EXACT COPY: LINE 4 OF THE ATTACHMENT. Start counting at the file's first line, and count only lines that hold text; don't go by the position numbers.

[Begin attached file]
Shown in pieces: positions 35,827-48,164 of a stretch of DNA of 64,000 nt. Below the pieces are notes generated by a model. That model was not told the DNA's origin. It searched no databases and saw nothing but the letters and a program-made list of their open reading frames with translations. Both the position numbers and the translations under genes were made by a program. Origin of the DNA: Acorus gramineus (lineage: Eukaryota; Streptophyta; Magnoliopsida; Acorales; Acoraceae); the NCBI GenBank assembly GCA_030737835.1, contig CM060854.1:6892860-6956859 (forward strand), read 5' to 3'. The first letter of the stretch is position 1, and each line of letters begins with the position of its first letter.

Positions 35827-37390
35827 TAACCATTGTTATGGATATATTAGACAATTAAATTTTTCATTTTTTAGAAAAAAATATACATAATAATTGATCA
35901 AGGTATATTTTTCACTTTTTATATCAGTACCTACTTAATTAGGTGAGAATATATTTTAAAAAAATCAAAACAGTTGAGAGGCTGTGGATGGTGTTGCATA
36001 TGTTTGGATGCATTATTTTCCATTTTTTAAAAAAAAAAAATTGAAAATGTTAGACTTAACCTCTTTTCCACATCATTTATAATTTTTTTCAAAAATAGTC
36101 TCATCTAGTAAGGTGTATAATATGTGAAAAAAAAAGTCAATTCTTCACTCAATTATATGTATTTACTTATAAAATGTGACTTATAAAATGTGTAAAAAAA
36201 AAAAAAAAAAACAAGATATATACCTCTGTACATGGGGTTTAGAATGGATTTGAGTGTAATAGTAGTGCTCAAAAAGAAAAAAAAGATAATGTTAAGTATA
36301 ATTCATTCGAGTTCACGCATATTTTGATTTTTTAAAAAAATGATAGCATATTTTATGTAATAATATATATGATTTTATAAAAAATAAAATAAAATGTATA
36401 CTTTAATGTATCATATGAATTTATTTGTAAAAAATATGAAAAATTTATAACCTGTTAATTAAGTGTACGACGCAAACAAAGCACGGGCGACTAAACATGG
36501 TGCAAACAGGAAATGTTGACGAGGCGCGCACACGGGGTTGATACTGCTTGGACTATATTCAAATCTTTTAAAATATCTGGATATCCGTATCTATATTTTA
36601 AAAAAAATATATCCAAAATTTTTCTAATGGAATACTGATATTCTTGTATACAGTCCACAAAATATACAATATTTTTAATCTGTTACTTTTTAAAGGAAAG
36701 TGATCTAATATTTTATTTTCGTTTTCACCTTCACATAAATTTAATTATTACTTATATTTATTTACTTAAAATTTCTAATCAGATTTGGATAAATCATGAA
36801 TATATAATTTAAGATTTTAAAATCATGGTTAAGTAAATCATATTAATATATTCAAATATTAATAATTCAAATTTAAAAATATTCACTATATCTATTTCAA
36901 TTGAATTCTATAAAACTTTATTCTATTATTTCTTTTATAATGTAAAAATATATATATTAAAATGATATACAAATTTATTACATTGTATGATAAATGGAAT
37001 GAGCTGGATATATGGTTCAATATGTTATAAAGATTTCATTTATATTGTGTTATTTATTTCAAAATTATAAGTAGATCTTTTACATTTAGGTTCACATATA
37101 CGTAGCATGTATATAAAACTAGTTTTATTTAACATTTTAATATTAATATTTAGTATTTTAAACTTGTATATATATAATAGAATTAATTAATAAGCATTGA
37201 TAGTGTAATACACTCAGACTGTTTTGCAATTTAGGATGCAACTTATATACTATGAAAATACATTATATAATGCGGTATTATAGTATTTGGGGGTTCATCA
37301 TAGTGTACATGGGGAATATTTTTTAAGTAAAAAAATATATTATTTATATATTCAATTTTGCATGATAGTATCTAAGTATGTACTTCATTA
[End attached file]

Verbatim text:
35901 AGGTATATTTTTCACTTTTTATATCAGTACCTACTTAATTAGGTGAGAATATATTTTAAAAAAATCAAAACAGTTGAGAGGCTGTGGATGGTGTTGCATA